Budget cuts mean fewer summer workers for Dillon Ranger District | SummitDaily.com

Budget cuts mean fewer summer workers for Dillon Ranger District

Volunteer Phil Kopp uses a pulaski to dig a trench for a log on Ophir Mountain near Farmer's Korner in this archive photo from April 2013. Kopp and about 25 other volunteers helped Friends of the Dillon Ranger District build a trench system to prevent erosion where a 2012 fire occured.
File photo |

The Dillon Ranger District will hire fewer seasonal employees and scale back some of its projects this summer.

The budget for the national forest surrounding Summit County is down $4.24 million, or 18 percent, in 2014 from last year, according to data acquired Thursday by The Aspen Times, one of the Summit Daily News’ sister papers, from the U.S. Forest Service.

The 2.3 million-acre White River National Forest, which receives the most recreation visits of any forest in the country, has a budget of $18.37 million in 2014 compared with $22.61 million last year.

Budget information for the U.S. Forest Service, the federal agency that supervisors our national forests, is available online from fiscal years 2004 through 2015.

In Summit County, about three-fourths of the land is designated as national forest and belongs to the 312,000-acre Dillon Ranger District, one of five districts within the White River National Forest.

This year’s budget cut was no surprise to Jan Cutts, the Dillon Ranger District’s district ranger, who said anyone paying attention to national politics knows government funding has been shrinking for a while now.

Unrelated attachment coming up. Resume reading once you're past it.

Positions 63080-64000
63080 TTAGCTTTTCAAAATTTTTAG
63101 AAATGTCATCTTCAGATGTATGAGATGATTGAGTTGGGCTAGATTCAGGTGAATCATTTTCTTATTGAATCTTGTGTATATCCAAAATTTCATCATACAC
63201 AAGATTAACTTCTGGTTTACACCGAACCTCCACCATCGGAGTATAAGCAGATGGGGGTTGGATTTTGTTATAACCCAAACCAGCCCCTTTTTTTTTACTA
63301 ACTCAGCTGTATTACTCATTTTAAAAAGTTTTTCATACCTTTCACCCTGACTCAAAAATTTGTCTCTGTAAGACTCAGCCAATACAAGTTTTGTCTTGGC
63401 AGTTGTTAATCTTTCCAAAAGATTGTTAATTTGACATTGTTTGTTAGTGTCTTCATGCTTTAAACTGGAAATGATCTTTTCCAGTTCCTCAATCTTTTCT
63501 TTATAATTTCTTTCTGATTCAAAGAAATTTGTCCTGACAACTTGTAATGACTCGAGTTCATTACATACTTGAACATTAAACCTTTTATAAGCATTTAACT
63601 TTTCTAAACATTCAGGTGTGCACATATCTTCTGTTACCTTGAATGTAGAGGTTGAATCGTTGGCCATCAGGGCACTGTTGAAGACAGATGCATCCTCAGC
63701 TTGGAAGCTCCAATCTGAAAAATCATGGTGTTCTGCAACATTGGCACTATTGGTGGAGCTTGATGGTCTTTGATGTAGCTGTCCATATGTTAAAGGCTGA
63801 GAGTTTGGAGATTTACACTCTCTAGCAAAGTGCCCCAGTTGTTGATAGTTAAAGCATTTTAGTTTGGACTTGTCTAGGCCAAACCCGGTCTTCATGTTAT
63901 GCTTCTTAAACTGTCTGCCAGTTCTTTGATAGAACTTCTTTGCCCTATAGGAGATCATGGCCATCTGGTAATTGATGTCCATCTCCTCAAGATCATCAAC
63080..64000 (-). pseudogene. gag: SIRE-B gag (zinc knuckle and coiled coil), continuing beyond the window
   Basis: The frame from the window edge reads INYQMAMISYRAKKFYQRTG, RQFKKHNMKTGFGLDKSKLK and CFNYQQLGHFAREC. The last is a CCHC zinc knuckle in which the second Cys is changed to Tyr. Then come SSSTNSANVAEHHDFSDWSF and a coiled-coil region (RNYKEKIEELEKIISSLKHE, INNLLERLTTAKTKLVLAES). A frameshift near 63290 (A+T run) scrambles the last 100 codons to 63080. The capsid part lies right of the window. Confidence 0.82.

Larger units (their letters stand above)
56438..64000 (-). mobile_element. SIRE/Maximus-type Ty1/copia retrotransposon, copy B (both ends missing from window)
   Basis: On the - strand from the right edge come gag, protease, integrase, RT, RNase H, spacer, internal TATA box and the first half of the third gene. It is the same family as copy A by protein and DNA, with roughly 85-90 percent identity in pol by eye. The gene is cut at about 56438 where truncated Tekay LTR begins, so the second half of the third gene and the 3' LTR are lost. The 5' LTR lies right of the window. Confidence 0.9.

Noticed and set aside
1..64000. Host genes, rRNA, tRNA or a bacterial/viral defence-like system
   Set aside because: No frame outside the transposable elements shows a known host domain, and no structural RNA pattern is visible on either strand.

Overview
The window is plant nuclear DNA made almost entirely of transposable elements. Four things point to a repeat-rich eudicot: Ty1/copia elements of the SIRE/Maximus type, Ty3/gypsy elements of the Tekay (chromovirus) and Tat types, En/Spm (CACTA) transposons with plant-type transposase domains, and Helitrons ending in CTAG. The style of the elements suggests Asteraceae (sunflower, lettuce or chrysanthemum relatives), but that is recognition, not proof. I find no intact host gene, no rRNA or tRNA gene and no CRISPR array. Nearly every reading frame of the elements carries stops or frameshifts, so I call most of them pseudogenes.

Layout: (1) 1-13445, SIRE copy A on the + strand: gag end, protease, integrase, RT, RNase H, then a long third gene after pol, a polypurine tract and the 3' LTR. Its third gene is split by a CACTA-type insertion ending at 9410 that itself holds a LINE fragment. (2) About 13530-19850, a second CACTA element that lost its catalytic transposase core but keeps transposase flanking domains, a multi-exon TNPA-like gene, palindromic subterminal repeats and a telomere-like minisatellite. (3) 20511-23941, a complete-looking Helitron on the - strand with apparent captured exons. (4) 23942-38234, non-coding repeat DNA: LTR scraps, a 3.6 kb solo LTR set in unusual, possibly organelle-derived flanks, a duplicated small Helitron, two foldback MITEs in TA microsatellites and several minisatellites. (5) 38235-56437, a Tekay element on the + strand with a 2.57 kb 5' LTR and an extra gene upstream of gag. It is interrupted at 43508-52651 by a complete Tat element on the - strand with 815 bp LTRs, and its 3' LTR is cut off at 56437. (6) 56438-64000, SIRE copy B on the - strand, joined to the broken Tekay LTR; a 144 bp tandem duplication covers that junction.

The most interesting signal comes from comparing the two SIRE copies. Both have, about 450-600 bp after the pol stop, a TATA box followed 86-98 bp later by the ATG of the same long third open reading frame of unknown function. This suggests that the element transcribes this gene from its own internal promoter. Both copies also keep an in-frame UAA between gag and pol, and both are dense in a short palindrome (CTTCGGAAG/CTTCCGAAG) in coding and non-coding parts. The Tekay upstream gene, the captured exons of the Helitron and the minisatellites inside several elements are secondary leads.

The district won’t be reducing any services more than it already has due to tight budgets in recent years, she said, and it won’t close any facilities or raise campground fees.

She will have plenty of staff at Green Mountain Reservoir in the north part of the county, but staff will be “bare bones” for trail and wilderness projects, she said, declining to give specific numbers or discuss which projects would be impacted.

“We’re really counting on our partners to help us,” she said. Still, she added, “I’m feeling good about the workforce and the work that we’re gong to be able to get done this summer.”

Many local nonprofits, like the Friends of the Dillon Ranger District, Friends of the Eagles Nest Wilderness and Rocky Mountain Youth Corps, do volunteer service projects within the district.

Cutts wanted to reassure visitors that they should notice few changes from last year.

“We’re going to be here,” she said. “We’re looking forward to a good summer.”

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